Communicate your response time
Consider customizing the email signature or ‘Out Of Office’ tool in your email settings to explain that you’re in your first few weeks back from maternity leave and it might take more than the typical amount of time to respond. It will provide some insight to help manage their expectations, as well as set clear and healthy boundaries for you. For instance, letting your contacts know your new schedule and the time you’ve allocated for responding to email will help them understand it might not be best to expect emails from you after 5 pm.
Keep it short and professional:
For an automatic 'out of office' response: Thank you so much for your email. I’m currently in my first week back from three months of parental leave. Not to worry—you’re on my radar and I will return your email; however, my response time might look a little different for the next few weeks. Think more like 24-48 hours rather than 12. Thank you so much for your understanding and patience as I take the time to readjust to work and life after baby.
For an email signature: My work and family life requires flexibility from me, so my hours may not be your hours. No need to reply until your schedule allows.
Setting a realistic time frame of when they can expect to hear from you also helps set the tone for work interactions going forward. They might feel more at ease with your confirmation of receipt and acknowledgment that it’s on your radar. It also sets the tone for your working relationships, allowing for coworkers and contacts to respect your return-to-work situation with patience and understanding while building a layer of trust because of your transparency.
Be transparent about what you need
Nighttime feedings, diaper bags, mommy blogs, car seats and all the things in between—your life is different in a lot of ways post-baby. So, your professional life will most likely take on a new form, as well. Simply put, your time and availability are shared with another person now. It might not be as easy, both physically and mentally, to work until 8 pm or travel frequently for work. It’s time to focus on efficiency and optimizing your work time. Think about how to modify your best attributes to suit your new personal and professional life and ask for what you need to get that done.
Talk to your boss
If it will help you do your job better, be transparent about what you need. Whether it’s more flexibility, less work travel or even a modified schedule for the first few weeks back, make it clear that you’re focused and dedicated to your job but need certain things for the time being to do a better job in the long run.
When prioritizing and planning your meetings for the first week, this is a good time to schedule a meeting with your manager to get caught up and identify where you’ll need help or modifications.
Lean on the support of your colleagues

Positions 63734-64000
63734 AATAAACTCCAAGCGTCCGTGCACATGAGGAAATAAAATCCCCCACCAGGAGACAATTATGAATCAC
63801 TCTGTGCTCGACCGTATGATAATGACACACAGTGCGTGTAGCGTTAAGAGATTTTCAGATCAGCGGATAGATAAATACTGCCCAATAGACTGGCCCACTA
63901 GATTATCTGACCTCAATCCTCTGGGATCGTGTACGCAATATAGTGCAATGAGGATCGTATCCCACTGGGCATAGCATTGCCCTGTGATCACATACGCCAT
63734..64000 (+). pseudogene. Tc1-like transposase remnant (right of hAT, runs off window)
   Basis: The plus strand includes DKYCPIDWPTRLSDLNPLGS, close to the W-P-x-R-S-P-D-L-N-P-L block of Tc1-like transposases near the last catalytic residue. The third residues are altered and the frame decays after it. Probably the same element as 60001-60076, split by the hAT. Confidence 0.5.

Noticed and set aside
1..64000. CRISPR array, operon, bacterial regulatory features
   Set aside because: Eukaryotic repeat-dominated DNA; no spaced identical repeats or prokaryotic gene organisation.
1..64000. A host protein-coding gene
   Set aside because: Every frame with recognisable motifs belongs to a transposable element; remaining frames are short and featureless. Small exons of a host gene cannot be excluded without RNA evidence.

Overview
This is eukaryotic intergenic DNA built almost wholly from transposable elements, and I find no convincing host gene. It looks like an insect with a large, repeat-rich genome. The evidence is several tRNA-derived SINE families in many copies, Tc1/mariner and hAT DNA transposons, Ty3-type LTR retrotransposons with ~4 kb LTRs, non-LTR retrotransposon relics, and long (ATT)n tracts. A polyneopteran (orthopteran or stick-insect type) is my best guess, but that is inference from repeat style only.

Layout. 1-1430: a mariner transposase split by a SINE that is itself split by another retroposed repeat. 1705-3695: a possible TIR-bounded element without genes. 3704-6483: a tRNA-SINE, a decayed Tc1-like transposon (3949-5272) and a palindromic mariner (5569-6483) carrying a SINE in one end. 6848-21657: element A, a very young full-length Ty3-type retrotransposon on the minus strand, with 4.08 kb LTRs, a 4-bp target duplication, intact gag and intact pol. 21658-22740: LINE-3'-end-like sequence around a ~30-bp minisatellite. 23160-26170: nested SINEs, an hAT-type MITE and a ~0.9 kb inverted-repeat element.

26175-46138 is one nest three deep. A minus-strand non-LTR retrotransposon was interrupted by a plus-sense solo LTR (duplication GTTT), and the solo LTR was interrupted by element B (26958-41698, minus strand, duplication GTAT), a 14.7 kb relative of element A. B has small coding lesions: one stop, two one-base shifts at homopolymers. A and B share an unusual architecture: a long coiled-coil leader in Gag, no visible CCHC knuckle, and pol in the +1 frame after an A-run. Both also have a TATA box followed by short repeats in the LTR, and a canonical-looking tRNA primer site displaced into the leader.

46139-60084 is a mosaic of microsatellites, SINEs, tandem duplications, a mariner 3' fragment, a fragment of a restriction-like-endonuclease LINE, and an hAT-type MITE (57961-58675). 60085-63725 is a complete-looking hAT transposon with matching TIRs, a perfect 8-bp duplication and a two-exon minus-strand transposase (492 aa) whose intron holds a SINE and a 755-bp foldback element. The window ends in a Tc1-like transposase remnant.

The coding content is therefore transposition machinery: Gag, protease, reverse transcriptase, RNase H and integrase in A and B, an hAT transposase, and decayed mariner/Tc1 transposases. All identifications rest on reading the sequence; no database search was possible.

If coworkers offer help and support, take advantage. It builds trust within your working environment and allows you space and time to get re-acclimated. Leaning on the support from your colleagues can help minimize the stress of returning to work.
Seek out support groups
There might be support resources and groups within your company for working mothers. Reach out to fellow moms in your workplace for support or just general guidance and advice from their experience. And when you’re ready, offer support in return. The more open communication between mothers in the workplace will hopefully enable an environment where women feel comfortable confiding in each other for motherhood support.
Take it one day at a time
Transitioning from pregnancy to motherhood and back again to an employee can cause you to feel a bit out of sorts. You may still feel a bit of that new-mom, foggy mindset and not fully yourself. Take it easy and be kind to yourself.
Set goals for yourself
Small, yet effective, milestones can get you through the first day instead of trying to take it all on at once. For instance, for the first day just give yourself 1-2 goals. One goal can be simple, like taking the time to check in with yourself. If you have mom guilt, that’s ok. And not feeling guilty about going back to work doesn’t make you a bad mom either!
The other goal can be an achievable, work-related one like setting up all your meetings for the following week.
You did it! You got through the first day! Now, all you have to worry about is tomorrow and getting through that day.
Adjust to the new normal
Worrying is a new normal for any parent. Giving yourself each day to adjust to this new level of worry for another human is an important survival tool. Just like any new change, it takes time. So give yourself that time and celebrate each day you make it through.
Balancing work and life takes on a whole new meaning with a child because there’s more than one life to balance now. It’s a never-ending battle. Try not to worry about striking that balance and focus on your well being at work and at home.
Although it’s easier said than done, there are ways to at least alleviate the rocky parts that come with the transition back to work as a totally different person with a totally different life. And remember, just as your baby has phases, this is just a temporary phase and you’ll get adjusted to this new normal over time.